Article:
(35) There shall be standard measures of wine, ale, and corn (the London quarter), throughout the kingdom. There shall also be a standard width of dyed cloth, russett, and haberject, namely two ells within the selvedges. Weights are to be standardised similarly.
The only part of Magna Carta which is widely remembered (if that is the right word) is found in Articles 39 and 40:
(39) No free man shall be seized or imprisoned, or stripped of his rights or possessions, or outlawed or exiled, or deprived of his standing in any other way, nor will we proceed with force against him, or send others to do so, except by the lawful judgement of his equals or by the law of the land.
(40) To no one will we sell, to no one deny or delay right or justice.
Together, these became Article 29 of the 1225 version:
(29) No free-man shall be taken, or imprisoned, or dispossessed, of his free tenement, or liberties, or free customs, or be outlawed, or exiled, or in any way destroyed; nor will we condemn him, nor will we commit him to prison, excepting by the legal judgment of his peers, or by the laws of the land. To none will we sell, to none will we deny, to none will we delay right or justice.
Considering the mystic significance which is attached to Magna Carta these days (and especially in 2015) it is interesting to note that Shakespeare, in his play King John, does not mention it at all. He mentions Stephen Langton, the Archbishop of Canterbury who played a large part in compiling the document. But he mentions Langton just once, and in passing. He does not mention Runnymede.
Sir Edward Coke
So why do we honour it so greatly? The short answer is: Sir Edward Coke. And here we embark on a truly remarkable story of a new reality being formed as myth is piled on myth.
Sir Edward Coke entered the English parliament in 1589, during the reign of Queen Elizabeth I. In 1594, he became Attorney-General and still held that role when James VI of Scotland became James I of England in 1603.
Elizabeth’s father, Henry VIII, had famously broken from the Church of Rome because he wanted a divorce. The formation of the Church of England led to increasing oppression of English Catholics. The oppression sharpened during the reign of Elizabeth. Elizabeth died without leaving an heir or any obvious successor. When James VI of Scotland was cautiously chosen as Elizabeth’s successor, the oppressed Roman Catholics of England had hopes that James might treat them more leniently. After all, James was married to Anne of Denmark who, although a Protestant, had converted to Catholicism.
But these hopes were dashed, and a group of well-educated, pious, Catholic nobles conceived a bold plan to resist the increasing oppression: they would blow up the Houses of Parliament on the day of its opening. The opening of James’ first Parliament was delayed because the Plague had spread through London. For the opening of the Parliament, the Royal family, the Lords and the Commons would collect together in the Great Hall at Westminster. Eventually the date for the opening of Parliament was set for 5 November 1605. But word of the conspiracy got out. The night before Parliament was due to open, the whole Parliament building was searched. In a room immediately below the great hall, a man who called himself John Johnson was discovered. He had 36 barrels of gunpowder: enough to blow the whole place sky-high.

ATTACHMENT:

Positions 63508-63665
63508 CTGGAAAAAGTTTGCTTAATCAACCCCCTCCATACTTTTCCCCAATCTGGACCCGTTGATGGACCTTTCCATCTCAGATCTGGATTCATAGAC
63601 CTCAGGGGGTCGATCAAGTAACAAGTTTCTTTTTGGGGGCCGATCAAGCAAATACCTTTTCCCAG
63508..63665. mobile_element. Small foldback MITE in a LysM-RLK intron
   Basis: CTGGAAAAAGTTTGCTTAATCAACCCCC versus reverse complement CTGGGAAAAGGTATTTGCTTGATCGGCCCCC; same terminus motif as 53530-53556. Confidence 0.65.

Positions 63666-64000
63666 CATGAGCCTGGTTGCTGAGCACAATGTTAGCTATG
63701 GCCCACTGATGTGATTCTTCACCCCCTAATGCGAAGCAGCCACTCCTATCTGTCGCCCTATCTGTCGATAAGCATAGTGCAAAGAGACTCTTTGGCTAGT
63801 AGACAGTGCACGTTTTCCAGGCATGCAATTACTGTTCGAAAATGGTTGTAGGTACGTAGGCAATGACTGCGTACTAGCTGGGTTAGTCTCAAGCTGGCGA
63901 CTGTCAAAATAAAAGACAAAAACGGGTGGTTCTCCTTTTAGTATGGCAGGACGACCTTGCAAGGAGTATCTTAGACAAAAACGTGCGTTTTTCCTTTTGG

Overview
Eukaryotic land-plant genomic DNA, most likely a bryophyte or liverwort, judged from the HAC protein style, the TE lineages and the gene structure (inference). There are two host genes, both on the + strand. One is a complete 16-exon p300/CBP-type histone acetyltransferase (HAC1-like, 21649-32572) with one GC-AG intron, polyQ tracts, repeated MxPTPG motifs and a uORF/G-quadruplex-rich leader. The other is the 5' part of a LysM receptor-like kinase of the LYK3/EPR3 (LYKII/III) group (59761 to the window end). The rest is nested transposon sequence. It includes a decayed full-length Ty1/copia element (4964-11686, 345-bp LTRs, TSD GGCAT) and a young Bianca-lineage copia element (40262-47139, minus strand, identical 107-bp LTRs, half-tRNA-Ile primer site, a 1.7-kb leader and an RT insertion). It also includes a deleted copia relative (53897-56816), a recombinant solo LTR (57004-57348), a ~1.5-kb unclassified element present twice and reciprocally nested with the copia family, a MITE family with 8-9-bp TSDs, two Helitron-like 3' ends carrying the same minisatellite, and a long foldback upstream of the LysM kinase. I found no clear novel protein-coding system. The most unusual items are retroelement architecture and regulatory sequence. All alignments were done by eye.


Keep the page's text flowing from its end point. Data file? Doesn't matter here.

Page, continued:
John Johnson was also known as Guy Fawkes.
King James personally authorised the torture of John Johnson, in an attempt to identify the other conspirators. Torture was unlawful then, as it is now. But King James considered that he ruled above the law. He adhered to the theory of the Divine Right of Kings. In this, we see the elemental force which was at play in the Constitutional struggles of the 17th Century. The key question was this: Does the King rule above the law, or is he subject to it?
The trial of the Gunpowder conspirators began on 26 January 1606. Sir Edward Coke, as Attorney-General, prosecuted the case. He won. He was a favourite of King James because, on many occasions, he had supported King James’s view that the King ruled above the law. Later in 1606 he was rewarded for his loyalty and good service by being appointed Chief Justice of Common Pleas.
On the bench, Coke’s view seems to have changed. This sometimes happens to judges, to the great irritation of governments. In a number of cases, Coke CJ insisted that the King ruled subject to law. It is a principle we take for granted these days, but in the early 17th century it was hotly contested. He rejected King James’ interference with the operation of the Courts. The King dismissed him from office in 1616. He re-entered Parliament.
The Petition of Right
In 1627 (the second year of the reign of Charles I) the King ordered the arrest of Sir Thomas Darnel and four others who had refused to advance a compulsory “loan” to the King. They sought habeas corpus. The jailer answered the suit by saying the five were held “per speciale mandatum Regis” [by special order of the King].
Darnel’s case in 1627 prompted Coke to draft for Parliament the Petition of Right (1628). The Petition raised, very politely, various complaints about the King’s conduct, including that:
- he had been ordering people, like Darnel, to be jailed for failing to lend him money;
- he had been billeting soldiers in private houses throughout the country against the wishes of the owners;